IT has taken three weeks for the SFA to charge Rangers with not acting in “an orderly fashion” in games against Hibs and Celtic in December.

One has to wonder if, in some catch-22 situation, the SFA can be charged by the SFA’s SFA watcher for not acting in a particularly orderly fashion themselves.

The SFA have played a starring role at times in perfecting the art of making mountains out of molehills and in creating fertile ground for conspiracy theories to take root. And how Scottish football loves a conspiracy theory.

If you are a Rangers fan the four charges the club were hit with yesterday have been concocted to even up the scores. If you are a Celtic fan yesterday’s news that Alfredo Morelos and Ryan Kent escaped individual action following gestures made towards Celtic fans, was further evidence of a Hampden conspiracy to block their path to a history-equalling nine titles.

For more than five months there has barely been a peep coming out of compliance officer Claire Whyte’s office. So perhaps we were all due a hefty dose of shambolic nonsense.

There was always a feeling that Whyte made a rod for her own back by hammering Celtic midfielder Ryan Christie for his too-close-for-comfort tangling with Morelos in the Old Firm game at the end of the month while apparently procrastinating over the Colombian’s throat-slitting/end-of-game gesture.

Whyte put herself in a damned-if-you-do-and-damned-if-you-don’t position with whatever call she made liable to be viewed with suspicion by both camps. A charge for Morelos would have seen her accused of pandering to Celtic’s complaints and their public protestations from Neil Lennon and Scott Brown over Christie’s “laughable” punishment; letting him off the hook was always going to invite the old SFA bias complaints from the Parkhead side.

But few would have anticipated just how the resolution would play out this week.

And the reason for that would have been that on January 5, after Christie had been cited, there were media reports that Whyte was still considering whether Morelos had a case to answer and whether he would receive a summons to Hampden.

That the Colombian was actually booked in the Celtic Park dressing room for his gesture after receiving two yellow cards during the game now ensures that no individual action will be taken against the striker. It places the incident firmly in the rear-view mirror so far as the compliance officer is concerned.

Morelos’ conduct and that of Kent, who mimicked firing a gun after he had opened the scoring at Celtic Park, may well be considered as part of the wider charge against the club that was issued yesterday afternoon but 19 days for a booking to emerge into the public domain was always going to invite an upturned eyebrow. At best.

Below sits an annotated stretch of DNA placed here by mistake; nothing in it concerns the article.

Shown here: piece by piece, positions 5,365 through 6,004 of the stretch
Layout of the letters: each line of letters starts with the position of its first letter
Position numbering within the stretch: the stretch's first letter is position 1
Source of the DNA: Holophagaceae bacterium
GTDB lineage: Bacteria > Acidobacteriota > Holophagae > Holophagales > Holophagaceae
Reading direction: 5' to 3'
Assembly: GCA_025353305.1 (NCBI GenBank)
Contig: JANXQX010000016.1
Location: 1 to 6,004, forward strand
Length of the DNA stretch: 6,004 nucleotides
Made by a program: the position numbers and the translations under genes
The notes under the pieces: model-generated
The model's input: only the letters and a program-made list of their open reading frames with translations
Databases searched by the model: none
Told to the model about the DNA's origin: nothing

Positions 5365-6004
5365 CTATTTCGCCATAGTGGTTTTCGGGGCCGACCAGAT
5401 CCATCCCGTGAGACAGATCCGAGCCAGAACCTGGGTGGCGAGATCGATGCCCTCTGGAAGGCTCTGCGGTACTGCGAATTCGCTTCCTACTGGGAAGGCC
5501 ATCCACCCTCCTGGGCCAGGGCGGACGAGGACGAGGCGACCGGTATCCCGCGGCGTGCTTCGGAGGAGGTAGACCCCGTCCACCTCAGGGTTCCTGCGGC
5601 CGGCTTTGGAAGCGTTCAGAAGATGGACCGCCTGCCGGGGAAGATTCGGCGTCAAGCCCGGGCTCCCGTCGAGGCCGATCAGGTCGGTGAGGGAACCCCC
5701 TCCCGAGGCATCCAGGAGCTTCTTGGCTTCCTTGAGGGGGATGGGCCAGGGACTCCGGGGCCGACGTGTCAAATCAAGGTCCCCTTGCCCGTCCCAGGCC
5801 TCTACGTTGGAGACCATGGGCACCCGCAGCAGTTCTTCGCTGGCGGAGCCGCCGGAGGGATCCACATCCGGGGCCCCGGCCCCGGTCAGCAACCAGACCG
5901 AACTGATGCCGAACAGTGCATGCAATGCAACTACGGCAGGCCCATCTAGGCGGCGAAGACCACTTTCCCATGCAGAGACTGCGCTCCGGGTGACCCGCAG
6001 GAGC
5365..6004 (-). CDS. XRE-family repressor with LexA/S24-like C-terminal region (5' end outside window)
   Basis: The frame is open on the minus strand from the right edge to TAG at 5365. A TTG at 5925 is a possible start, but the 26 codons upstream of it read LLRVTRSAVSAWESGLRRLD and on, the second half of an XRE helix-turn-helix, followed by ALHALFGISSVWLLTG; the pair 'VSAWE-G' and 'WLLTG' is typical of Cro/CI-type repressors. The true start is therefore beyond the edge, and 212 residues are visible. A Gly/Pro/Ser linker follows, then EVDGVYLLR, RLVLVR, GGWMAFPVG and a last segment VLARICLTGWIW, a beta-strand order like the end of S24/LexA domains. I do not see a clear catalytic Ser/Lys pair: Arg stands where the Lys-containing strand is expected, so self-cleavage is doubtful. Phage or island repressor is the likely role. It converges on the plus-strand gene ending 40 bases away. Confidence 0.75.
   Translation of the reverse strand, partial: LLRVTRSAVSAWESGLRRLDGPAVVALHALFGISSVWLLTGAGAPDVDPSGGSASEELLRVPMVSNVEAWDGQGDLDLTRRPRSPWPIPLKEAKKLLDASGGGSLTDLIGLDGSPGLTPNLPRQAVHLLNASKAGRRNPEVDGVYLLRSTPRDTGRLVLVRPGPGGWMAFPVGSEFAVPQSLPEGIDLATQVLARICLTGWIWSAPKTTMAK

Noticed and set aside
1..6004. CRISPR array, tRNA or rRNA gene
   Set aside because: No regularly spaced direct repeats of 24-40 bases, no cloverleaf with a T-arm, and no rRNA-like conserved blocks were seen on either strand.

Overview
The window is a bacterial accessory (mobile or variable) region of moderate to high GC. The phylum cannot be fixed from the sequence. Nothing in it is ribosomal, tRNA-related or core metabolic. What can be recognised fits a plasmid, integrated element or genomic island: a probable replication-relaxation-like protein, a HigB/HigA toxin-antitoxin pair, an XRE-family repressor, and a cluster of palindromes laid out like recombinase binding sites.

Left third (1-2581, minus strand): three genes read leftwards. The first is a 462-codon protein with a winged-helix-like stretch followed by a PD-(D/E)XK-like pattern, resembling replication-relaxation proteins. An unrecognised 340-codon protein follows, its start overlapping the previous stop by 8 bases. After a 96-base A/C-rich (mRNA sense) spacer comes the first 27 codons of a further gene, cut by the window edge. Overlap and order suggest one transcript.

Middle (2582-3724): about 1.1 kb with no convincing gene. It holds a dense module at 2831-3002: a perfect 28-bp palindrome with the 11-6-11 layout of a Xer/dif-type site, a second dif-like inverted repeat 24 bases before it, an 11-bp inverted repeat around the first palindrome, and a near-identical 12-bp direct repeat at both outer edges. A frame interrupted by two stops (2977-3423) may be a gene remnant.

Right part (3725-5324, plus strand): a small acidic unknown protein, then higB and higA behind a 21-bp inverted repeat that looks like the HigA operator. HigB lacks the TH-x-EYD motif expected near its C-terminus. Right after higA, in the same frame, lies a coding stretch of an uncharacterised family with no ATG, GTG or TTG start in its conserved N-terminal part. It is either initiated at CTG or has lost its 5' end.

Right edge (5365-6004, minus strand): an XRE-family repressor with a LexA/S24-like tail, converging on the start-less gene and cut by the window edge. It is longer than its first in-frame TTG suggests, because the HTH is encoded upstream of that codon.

The Celtic support have traditionally needed little persuasion that the SFA and their in-house policing is set up to work against them. In a season in which the Parkhead side are going for the nine titles in a row there was always going to be a febrile backdrop to this campaign – and all the more so because of the way Steven Gerrard’s side are breathing down their neck.

There was a predictable reaction, then, as it was confirmed by the SFA that Morelos will not face further punishment for his petulance as he headed up the tunnel.

What comes next will be interesting. Celtic will nurse a grievance about how the matter has been handled. The cynics will conclude that Celtic fans turning guns on the SFA while things are heating up in a title race might offer some deflection.

But the SFA have made themselves look foolish with their handling of matters as the fallout of the game has been allowed to drag out.

The easiest thing to do in the days that followed the game at Celtic Park and the furore which engulfed Morelos was to make it known that he had been punished for the offence. It would have nipped all sorts of chat in the bud.

Rangers, too, were keen to offer a defence of the player by suggesting the gesture was common in his homeland as an end-of-game sign. It is doubtful whether even the author of that tale believed it but as they backed their player it might have been worth mentioning Morelos had been booked for the offence in any case.

Allowing it to ferment for the best part of three weeks has fairly put the cat among the pigeons.

And another thing

Fran Alonso’s CV suggests he is man who wouldn’t feel out of place walking into most of the dug-outs in the Scottish top flight.

The 42-year-old Spaniard was assistant to Ronald Koeman at Everton and Mauricio Pochettino’s technical director at Southampton. Having been appointed head coach for Celtic’s women team as the Parkhead side enter into the transition from a part-time to a professional set-up, Alonso’s arrival felt like quite a statement from Celtic.

If the appointment of a respected coach with vast experience at the top level for their female set-up felt like a change in keeping with the move towards full-time football, it wasn’t entirely reflected in the how the news was greeted.

A handful of broadcasters turned up at Celtic Park on Thursday and only two members of the written press ventured forth. With Celtic keen to elevate the club in order that it reflects what is going on in top leagues around Europe, it will be interesting to see if their achievements can capture the imagination and attention of what seems to be an indifferent audience.